Southern California District Receives $1.7 Million in WaterSMART Grant

The Water Replenishment District of Southern California received one of five WaterSMART grants for expansion of its Leo J. Vander Lans Advanced Water Treatment Facility from the U.S. Bureau of Reclamation. 

Secretary of the Interior Sally Jewell and Bureau of Reclamation Commissioner Michael L. Connor announced the selection of five Title XVI water reuse projects in California and New Mexico to receive $15.6 million in funding through the Department of the Interior’s WaterSMART program. The Water Replenishment District’s (WRD) Leo J. Vander Lans Advanced Water Treatment Facility (LJVL) expansion was one of the highest rated projects in this competitive grant process, and the only award recipient in Southern California. 

The expansion will increase the capacity of the LJVL facility, located in Long Beach, Calif., from 3 to 8 mgd, eliminating the need for imported water to be used in the Alamitos Barrier. LJVL treats effluent water from the Sanitation Districts of Los Angeles County’s Water Reclamation Plant using microfiltration, reverse osmosis and ultraviolet treatment for use at the Alamitos Barrier to prevent seawater intrusion into the Central Groundwater Basin and to replenish water pumped from that basin. 

“We applaud the U.S. Bureau of Reclamation for recognizing the importance of this project,” said WRD Board President Albert Robles. “The $1.7 million dollar award will help WRD to protect the water supply of millions of people in south Los Angeles County, and to also preserve the water supply for other areas of the southwest United States. Every drop of imported water we don’t use helps those areas which still must rely heavily on water from the Colorado River and Bay Delta.”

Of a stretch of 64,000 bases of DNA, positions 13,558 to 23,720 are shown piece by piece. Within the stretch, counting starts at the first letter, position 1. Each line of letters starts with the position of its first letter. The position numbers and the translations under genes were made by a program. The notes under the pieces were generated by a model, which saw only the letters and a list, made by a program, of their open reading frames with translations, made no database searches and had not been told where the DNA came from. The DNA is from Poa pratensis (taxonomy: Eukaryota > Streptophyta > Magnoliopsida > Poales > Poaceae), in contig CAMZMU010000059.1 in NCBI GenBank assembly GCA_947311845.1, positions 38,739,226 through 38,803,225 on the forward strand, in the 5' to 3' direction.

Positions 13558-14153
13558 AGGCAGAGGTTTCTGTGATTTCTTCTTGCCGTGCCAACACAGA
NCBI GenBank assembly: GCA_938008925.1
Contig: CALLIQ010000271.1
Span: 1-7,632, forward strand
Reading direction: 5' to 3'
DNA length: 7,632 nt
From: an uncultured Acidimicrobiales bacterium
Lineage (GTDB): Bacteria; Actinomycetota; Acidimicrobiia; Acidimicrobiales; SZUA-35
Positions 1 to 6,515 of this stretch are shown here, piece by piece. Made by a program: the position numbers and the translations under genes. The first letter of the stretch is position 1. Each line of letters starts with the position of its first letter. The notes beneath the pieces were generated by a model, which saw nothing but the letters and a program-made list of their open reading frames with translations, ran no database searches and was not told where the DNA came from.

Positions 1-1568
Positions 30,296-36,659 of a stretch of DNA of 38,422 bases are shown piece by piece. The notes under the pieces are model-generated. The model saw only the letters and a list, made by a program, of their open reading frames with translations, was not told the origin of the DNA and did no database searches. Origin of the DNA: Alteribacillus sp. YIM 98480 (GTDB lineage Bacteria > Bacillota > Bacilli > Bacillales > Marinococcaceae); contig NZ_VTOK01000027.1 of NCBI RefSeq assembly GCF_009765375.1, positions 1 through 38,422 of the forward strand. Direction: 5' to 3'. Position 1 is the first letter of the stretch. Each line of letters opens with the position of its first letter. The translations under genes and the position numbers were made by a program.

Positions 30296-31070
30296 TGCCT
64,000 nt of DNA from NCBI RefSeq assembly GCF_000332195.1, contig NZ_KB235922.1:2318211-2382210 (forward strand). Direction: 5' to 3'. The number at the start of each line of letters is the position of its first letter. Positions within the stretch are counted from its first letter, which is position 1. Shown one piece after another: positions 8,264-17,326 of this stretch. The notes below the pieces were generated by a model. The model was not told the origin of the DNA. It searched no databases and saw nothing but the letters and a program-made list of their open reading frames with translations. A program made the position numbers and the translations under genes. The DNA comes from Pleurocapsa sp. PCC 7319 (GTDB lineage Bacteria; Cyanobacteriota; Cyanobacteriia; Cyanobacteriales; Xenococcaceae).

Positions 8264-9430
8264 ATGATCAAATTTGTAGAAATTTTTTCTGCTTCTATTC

The LJVL facility, dedicated in 2005, is a major component of WRD’s Water Independence Now (WIN) program. WIN is a series of projects that will utilize stormwater and recycled water exclusively to restore and protect the Central and West Coast Groundwater Basins, eliminating dependence on imported water. This will create a completely local sustainable groundwater supply, which meets 40 percent of the overall water demand for four million residents in the 43 cities within the WRD service area. 

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